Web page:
Yessica Flores is getting ultrasounds more frequently than the average pregnant woman, but there’s a cruel downside accompanying the joy of seeing how much her unborn daughter grows every few weeks — the fear of possible Zika virus.caused by the
Flores became infected early in herand frequent ultrasounds and blood work are the only comfort doctors can offer her in what so far looks like an issue-free pregnancy. But the worry that Zika-related complications might occur still looms.
After months of suspicion, scientists confirmed in a study published in April that the virus can cause— an abnormally small head — and brain damage in babies. The virus is also linked with .
Flores and her husband, who are expecting their second child, have gotten used to hearing their doctors respond to questions about their baby daughter’s future with one simple sentence: “I don’t know.”
“It is really hard to hear something like that. It is scary at times,” Flores said Monday at Jackson Memorial Hospital in Miami, where she is being treated by the University of Miami’s Zika Response Team.
“There’s great joy, but it was very hard to bring this child into the world with this type of news,” Flores said in Spanish, speaking through an interpreter. “It’s a mix of emotions.”
While Flores’ unborn daughter — named Daniela — seems to be developing normally, the family still faces years of uncertainty after the baby is born in February. There are no tests to determine whether Flores’ child will suffer from hearing, vision or developmental problems as she grows into a toddler.
Flores’ experience illustrates the gaps in doctors’ understanding of how Zika affects pregnancy, said Dr. Christine Curry, Flores’ obstetrician-gynecologist and the co-director of the Zika Response Team. For example, doctors don’t currently know why the virus, which is mainly spread by mosquitoes, can also be sexually transmitted or why it remains detectable in a pregnant woman’s bloodstream far longer than a man’s or a woman who is not pregnant.
“It’s hard to continue to say, ‘I don’t know,’ but it’s not unexpected with a disease that’s really made its mark only in the last few years,” Curry said.
Flores had not shown any Zika symptoms, but testing performed when she was 16 weeks pregnant in late August confirmed that she had been infected. Her husband was tested for Zika, too, and his results were negative.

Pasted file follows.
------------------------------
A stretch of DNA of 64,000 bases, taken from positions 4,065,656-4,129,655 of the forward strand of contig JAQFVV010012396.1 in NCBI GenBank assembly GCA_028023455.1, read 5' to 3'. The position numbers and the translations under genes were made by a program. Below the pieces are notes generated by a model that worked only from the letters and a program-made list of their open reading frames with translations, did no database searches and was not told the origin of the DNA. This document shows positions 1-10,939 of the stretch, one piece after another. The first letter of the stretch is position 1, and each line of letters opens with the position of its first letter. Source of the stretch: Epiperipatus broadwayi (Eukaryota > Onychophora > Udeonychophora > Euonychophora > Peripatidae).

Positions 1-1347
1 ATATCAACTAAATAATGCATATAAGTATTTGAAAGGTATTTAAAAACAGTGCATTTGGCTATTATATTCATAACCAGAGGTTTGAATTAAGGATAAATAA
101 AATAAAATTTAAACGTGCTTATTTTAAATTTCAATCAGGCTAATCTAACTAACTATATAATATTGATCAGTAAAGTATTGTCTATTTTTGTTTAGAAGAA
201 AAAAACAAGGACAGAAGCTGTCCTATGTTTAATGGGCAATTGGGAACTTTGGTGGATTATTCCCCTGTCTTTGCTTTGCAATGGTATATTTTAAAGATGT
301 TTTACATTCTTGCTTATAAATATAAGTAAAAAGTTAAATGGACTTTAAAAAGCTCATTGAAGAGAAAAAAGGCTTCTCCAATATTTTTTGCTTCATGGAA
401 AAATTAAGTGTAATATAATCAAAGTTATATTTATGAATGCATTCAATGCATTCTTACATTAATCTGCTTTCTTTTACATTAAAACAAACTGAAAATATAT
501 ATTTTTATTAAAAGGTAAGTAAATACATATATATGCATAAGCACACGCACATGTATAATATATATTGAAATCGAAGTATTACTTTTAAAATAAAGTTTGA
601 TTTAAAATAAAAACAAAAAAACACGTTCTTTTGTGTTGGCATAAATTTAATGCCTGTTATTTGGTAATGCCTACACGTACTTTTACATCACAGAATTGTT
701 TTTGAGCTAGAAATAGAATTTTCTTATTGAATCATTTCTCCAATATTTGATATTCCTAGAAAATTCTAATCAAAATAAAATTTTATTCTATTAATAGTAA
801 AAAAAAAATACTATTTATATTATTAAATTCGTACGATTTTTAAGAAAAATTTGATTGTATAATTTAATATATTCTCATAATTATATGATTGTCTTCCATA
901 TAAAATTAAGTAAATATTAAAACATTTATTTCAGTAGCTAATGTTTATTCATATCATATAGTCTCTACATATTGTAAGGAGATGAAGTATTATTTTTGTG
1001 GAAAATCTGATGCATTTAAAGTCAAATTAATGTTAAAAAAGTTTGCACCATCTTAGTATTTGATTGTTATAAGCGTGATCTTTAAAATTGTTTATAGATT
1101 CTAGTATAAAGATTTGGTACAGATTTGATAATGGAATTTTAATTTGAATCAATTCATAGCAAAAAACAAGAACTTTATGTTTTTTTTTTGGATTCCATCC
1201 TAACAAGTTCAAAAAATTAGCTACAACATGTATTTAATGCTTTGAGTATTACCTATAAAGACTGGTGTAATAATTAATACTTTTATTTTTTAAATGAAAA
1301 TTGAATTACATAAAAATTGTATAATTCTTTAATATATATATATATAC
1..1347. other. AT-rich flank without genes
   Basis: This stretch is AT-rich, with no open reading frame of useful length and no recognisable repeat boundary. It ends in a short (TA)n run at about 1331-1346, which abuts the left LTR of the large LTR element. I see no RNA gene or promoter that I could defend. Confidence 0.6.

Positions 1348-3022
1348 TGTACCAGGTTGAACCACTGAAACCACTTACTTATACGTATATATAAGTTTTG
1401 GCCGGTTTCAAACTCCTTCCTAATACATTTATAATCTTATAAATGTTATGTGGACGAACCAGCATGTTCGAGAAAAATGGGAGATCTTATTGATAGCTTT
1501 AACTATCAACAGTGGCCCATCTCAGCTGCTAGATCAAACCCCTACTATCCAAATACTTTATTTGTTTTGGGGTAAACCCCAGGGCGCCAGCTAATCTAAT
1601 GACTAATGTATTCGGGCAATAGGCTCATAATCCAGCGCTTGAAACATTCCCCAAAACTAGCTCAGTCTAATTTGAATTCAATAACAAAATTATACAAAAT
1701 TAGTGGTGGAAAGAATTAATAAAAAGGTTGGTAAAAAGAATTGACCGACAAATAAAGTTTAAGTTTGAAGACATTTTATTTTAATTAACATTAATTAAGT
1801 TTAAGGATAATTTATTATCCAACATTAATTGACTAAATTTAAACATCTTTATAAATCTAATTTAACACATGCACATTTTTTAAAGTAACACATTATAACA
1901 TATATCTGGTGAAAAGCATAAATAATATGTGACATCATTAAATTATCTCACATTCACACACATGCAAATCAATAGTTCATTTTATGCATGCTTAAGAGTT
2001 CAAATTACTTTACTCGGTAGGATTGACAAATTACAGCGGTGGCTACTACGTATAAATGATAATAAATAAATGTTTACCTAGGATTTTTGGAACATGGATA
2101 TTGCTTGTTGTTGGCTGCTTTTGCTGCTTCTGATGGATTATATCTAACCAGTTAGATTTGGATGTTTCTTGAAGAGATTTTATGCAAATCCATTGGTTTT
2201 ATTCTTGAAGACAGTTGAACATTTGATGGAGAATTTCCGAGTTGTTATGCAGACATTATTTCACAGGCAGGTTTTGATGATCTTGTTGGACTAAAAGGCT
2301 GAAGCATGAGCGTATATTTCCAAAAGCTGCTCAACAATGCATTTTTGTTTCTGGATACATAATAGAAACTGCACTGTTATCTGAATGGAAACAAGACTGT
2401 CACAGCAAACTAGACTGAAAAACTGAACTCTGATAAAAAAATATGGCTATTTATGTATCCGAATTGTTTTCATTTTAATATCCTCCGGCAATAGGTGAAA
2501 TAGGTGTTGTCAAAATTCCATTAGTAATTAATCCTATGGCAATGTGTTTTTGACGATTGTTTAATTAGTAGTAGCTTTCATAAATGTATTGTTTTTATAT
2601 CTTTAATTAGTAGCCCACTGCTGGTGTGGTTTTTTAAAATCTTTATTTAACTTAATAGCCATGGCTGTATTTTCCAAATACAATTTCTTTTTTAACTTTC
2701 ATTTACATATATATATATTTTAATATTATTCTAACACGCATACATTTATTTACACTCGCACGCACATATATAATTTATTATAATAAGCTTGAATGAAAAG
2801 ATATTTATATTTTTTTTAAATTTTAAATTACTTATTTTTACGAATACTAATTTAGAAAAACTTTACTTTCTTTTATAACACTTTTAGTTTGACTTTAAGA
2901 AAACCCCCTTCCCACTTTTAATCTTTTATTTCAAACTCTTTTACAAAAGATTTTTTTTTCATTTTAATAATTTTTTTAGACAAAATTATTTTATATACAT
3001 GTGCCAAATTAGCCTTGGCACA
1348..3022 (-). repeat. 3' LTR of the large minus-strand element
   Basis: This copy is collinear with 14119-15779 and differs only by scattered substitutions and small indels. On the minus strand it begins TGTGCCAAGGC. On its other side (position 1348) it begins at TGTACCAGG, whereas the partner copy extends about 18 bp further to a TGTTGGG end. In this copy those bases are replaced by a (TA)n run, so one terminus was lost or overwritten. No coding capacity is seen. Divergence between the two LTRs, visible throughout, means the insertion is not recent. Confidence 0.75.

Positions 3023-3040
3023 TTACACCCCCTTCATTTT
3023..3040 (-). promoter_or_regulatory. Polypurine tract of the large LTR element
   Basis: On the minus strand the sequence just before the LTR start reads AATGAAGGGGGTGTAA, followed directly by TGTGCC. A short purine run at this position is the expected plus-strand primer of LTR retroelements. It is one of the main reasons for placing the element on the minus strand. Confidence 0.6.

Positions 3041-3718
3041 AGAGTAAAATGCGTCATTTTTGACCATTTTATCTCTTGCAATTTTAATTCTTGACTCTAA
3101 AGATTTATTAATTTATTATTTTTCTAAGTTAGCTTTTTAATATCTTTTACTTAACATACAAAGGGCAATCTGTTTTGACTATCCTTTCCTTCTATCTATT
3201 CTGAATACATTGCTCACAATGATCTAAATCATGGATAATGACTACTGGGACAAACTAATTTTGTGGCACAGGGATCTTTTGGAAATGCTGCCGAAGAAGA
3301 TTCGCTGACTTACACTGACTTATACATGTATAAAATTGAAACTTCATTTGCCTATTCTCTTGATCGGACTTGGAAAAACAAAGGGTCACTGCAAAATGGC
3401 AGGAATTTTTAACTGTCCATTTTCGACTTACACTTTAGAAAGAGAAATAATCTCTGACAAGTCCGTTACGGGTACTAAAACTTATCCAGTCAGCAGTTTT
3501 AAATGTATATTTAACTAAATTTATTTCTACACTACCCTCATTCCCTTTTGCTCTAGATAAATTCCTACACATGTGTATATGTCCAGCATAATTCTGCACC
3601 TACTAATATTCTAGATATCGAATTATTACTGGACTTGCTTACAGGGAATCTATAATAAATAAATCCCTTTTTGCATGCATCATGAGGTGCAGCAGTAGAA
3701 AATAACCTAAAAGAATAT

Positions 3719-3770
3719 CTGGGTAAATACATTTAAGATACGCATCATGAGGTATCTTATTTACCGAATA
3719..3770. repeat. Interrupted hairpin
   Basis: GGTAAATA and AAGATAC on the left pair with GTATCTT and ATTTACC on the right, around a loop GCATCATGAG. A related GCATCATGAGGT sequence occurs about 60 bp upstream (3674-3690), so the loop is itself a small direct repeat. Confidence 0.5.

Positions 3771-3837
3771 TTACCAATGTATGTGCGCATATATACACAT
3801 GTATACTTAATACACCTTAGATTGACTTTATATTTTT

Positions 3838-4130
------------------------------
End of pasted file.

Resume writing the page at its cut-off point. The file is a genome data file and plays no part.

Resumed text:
It’s not clear where Flores contracted the virus. She lives and works in, the first area in the continental U.S. where mosquitoes spread the virus. This past June, when she was seven weeks pregnant, she traveled to Honduras, and as her doctor advised, she took precautions to protect herself and her unborn baby. But in late August, after returning home, she was tested for Zika — and the test came back positive.
She’s sharing her story so that other families experiencing the same thing will have hope, reports CBS Miami.
“I have seen many cases of Zika where the majority of the mothers choose not to have the baby so the baby won’t suffer and I want them to know to have faith in God and the doctors,” said Flores.
Until this summer, the only cases of Zika on the U.S. mainland stemmed from travel to areas with Zika epidemics — mostly the Caribbean and Latin America. Of the more than 4,000 U.S. cases to date, nearly 900 have been in pregnant women.
The bulk of Florida’s Zika cases are located in Miami, and U.S. health officials now recommend Zika testing for all pregnant women who have spent time anywhere in Miami-Dade County.
More than 110 women inhave been diagnosed with Zika, and Curry said about a third of them have been cared for by University of Miami Health System doctors at Jackson Memorial Hospital.
Like Flores, many expressed shock and sadness at their Zika diagnosis before resolving to learn more about how they can help their babies, Curry said.
Flores urged other pregnant women with Zika, “First of all, have faith. Then make sure you go see your doctor, and just know that everything is going to be OK if you keep up with the recommendations from the doctors.”